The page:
showing that you can cast from integral types to floating point types and back.
The following diagram shows one of the narrower-wider hierarchies begin-
ning with byte . A type is narrower than the types to its right and wider than the
types to its left.
byte short int long float double
A second diagram shows how type char enters into the picture.
char int long float double
An expression of one type may be promoted to a wider type automatically if
it appears in a context where the wider type is required. But all narrowing con-
versions must be given explicitly using a cast. A cast, as explained in Sec. 6.3, is
a prefix operator of the form ( type ) . Examples are ( double ) and ( char ) .
Casting to a narrower type may result in garbage if the value being cast is
not in the range of the type to which it is being cast.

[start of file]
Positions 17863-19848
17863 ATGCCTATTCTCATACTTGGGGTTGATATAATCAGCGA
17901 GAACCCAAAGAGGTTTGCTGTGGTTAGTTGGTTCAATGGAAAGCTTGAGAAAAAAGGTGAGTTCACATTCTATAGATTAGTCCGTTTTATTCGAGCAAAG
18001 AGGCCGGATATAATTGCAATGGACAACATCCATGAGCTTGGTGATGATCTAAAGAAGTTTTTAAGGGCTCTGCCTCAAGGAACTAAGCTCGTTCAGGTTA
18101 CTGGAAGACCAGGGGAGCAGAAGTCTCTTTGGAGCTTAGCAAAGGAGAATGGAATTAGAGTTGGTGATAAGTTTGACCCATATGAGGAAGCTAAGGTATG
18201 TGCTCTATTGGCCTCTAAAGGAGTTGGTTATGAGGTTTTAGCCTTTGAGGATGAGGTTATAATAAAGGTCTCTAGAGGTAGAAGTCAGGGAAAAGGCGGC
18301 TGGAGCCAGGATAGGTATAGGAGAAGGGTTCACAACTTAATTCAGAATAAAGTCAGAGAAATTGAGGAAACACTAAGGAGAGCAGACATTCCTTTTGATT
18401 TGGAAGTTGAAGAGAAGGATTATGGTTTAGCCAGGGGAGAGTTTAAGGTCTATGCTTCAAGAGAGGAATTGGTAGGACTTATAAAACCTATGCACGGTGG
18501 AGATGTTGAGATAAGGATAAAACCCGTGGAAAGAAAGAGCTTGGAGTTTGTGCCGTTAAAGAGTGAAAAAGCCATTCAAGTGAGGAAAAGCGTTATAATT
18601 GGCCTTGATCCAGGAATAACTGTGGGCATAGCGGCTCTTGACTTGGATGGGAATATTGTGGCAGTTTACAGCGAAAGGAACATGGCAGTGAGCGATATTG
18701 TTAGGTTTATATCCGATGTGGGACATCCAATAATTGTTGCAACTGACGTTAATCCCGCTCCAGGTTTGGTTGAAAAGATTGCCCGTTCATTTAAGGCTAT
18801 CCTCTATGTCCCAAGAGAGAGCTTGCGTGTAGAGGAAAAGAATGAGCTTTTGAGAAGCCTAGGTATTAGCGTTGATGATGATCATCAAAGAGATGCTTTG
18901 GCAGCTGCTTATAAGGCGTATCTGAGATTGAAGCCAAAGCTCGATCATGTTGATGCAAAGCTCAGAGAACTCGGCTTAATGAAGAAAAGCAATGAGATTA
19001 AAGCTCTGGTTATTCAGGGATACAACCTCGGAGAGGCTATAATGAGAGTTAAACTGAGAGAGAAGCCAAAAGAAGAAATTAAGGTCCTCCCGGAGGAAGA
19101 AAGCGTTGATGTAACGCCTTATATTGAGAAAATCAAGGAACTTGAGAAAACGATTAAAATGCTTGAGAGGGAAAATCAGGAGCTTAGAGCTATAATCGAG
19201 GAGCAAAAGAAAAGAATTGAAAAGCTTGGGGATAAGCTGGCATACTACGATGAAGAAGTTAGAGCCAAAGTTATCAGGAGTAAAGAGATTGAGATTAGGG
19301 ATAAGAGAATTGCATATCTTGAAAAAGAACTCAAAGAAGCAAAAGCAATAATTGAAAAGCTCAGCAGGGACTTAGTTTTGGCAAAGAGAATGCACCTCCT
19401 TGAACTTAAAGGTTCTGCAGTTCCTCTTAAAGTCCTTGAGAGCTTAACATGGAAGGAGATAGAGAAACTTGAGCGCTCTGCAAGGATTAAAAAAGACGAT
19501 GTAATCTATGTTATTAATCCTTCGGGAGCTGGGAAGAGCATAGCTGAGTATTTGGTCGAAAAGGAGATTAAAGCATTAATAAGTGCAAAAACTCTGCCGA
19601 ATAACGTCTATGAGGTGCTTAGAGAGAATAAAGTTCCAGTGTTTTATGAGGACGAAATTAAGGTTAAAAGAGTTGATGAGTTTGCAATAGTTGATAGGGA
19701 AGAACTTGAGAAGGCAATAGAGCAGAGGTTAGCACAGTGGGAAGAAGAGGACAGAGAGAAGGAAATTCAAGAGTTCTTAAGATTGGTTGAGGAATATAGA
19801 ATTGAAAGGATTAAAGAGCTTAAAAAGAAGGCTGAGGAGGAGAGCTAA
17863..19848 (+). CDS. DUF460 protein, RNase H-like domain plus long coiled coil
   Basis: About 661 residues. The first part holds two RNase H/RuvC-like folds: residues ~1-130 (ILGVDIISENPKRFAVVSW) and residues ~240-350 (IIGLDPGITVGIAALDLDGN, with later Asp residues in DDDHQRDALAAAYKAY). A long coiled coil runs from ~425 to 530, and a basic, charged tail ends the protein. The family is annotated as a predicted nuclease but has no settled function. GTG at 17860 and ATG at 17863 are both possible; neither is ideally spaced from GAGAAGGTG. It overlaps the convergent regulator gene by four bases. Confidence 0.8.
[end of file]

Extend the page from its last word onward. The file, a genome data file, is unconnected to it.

In Java, primitive type boolean describes the set of two values false and true
(called literals), together with the following operations on them: negation ! ; con-
junction (and) && ; and disjunction (or) || . The word boolean comes from the
name of George Boole, a famous mathematician in the 1800s who founded the
area known as logic .
A boolean expression is an expression whose evaluation produces either
false or true . For example, arithmetic relations like x<y and b!=c are
boolean expressions. If int variables x and y contain 6 and 4 , respectively, then
x<y evaluates to false because 6 is not less than 4 .
Boolean expressions are used as the conditions of if-statements and loops.
However, one can also assign boolean expressions to variables, as in:
6.6 contains a
type boolean .
isLess= x < y;
We now discuss five boolean operators. We use variables b and c as their
b && c
b || c
b == c
b != c
Defining boolean operators in a truth table. t and f represent true and false